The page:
iron in you diet

Whole Grains

Whole grains also have iron. Quinoa is the highest with 15 percent of your daily value in one cup. Oats, barley and rice also provide iron for your diet and fortified grains plus many cereals contain more. Read the ingredients on their box to choose one high in iron for your diet.

Finally, let’s not forget dark leafy greens like spinach, beet tops, collards and chard which have 36 percent of your daily iron needs, per cup. The next time you make a pot of vegetable soup, drop in 3 or 4 handfuls of the leafy greens to enrich the iron in your diet. The goal is to make sure that you get enough. If not, your doctor may recommend supplementation to keep your body supplied with the right amount of iron it needs to run properly.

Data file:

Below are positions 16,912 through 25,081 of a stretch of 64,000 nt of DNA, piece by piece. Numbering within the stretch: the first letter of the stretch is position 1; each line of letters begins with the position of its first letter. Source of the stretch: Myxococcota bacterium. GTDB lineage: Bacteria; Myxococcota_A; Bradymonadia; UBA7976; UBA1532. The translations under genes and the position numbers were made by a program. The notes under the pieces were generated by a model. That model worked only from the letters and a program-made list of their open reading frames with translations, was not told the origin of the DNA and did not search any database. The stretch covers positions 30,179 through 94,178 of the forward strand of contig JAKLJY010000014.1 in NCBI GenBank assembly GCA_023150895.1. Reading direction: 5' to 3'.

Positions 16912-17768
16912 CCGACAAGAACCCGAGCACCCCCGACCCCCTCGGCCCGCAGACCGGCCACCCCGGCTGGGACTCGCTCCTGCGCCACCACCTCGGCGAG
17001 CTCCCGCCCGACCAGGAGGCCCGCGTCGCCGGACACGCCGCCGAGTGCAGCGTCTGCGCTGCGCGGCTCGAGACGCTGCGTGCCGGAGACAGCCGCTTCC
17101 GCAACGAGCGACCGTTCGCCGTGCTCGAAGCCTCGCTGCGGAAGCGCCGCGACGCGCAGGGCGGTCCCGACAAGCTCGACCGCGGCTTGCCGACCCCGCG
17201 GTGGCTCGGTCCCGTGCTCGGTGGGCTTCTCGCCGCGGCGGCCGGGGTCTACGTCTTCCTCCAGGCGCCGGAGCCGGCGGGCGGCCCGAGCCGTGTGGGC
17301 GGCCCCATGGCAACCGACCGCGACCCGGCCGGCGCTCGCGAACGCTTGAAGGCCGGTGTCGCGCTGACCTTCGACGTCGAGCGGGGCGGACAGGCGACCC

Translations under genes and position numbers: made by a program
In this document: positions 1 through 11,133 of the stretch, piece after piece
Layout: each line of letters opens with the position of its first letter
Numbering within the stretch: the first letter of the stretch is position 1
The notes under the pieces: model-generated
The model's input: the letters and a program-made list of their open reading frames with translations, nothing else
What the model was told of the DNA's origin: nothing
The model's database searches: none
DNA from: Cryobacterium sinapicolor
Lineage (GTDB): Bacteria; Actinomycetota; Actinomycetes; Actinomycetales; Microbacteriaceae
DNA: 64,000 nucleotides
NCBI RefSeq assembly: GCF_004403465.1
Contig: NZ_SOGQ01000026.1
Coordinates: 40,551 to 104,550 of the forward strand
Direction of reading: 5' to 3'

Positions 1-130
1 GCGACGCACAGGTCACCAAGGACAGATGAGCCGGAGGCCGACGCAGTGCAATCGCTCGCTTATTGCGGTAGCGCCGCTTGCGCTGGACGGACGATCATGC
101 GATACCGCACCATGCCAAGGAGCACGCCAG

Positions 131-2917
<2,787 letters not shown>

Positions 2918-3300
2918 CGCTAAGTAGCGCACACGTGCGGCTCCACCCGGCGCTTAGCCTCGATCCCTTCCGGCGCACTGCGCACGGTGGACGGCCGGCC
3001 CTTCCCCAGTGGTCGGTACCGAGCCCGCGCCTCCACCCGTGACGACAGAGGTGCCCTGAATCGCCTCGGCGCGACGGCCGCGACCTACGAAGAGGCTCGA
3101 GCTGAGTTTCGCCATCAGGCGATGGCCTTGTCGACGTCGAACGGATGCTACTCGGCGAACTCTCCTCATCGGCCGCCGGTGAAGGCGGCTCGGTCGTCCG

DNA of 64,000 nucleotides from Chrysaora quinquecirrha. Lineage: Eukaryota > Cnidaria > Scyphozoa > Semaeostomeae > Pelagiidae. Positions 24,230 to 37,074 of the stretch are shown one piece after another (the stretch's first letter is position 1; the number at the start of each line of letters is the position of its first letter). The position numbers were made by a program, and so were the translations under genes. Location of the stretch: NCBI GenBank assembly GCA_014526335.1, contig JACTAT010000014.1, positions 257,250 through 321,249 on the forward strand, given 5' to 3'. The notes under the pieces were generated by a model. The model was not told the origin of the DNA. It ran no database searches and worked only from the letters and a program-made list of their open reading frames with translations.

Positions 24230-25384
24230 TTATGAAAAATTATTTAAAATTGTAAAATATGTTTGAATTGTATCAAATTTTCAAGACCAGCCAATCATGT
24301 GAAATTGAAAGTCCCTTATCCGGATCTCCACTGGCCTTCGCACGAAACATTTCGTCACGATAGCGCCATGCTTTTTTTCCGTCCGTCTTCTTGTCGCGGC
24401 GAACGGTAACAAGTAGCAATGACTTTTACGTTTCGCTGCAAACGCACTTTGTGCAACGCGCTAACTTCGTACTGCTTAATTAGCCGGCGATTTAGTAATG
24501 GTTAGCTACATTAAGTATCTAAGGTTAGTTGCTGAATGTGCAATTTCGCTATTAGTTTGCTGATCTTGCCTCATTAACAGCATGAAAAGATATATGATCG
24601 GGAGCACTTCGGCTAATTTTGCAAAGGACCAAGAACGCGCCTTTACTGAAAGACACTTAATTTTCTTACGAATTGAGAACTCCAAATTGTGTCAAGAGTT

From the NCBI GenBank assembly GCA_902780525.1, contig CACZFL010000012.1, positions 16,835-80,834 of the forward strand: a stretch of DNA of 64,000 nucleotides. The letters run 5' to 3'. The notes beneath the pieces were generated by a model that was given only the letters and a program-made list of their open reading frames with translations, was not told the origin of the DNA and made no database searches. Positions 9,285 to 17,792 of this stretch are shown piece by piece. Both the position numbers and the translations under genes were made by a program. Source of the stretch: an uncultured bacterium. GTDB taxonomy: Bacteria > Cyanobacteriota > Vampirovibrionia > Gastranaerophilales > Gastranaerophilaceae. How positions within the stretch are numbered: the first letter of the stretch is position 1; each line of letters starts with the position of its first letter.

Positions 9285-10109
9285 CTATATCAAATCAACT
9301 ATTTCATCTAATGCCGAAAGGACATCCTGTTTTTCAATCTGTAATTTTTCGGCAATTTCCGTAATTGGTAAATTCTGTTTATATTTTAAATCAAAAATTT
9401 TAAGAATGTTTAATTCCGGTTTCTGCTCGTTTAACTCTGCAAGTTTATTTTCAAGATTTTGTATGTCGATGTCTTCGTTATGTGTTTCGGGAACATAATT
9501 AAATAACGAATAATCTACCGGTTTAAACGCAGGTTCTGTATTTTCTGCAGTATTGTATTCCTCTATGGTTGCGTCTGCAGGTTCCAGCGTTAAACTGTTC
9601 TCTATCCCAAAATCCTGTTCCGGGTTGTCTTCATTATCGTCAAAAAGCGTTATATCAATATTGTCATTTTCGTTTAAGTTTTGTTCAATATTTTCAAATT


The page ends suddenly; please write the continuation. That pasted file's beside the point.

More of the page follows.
Beets, The Forgotten Vegetable

There are many great vegetables we enjoy during the winter months. While the foods we probably most think about during that time are the turkey, the ham, and the desserts, the vegetables really play an important role, both in that holiday meal and for the rest of the winter.

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Beets In The Garden

Everyone has their must have vegetable at the dinner table but rarely do you see beets on the family table. Beets are a great vegetable to enjoy all winter long. Fall to spring these are in season. They are sweet, especially when roasted, and make a great addition to any salad. So enjoy that garden salad all winter long with some fresh roasted or pickled beets on top.

Mixing beet tops in with your favorite salad greens is another way to get more vitamins and nutrition into your everyday dinner salad. They are packed with vitamins A, B1, B2, B6 and C. Beets also contain Folic Acid, Iodine, Manganese, Potassium, Iron, Calcium, Copper and Phosphorus. All these things are needed for a healthy body.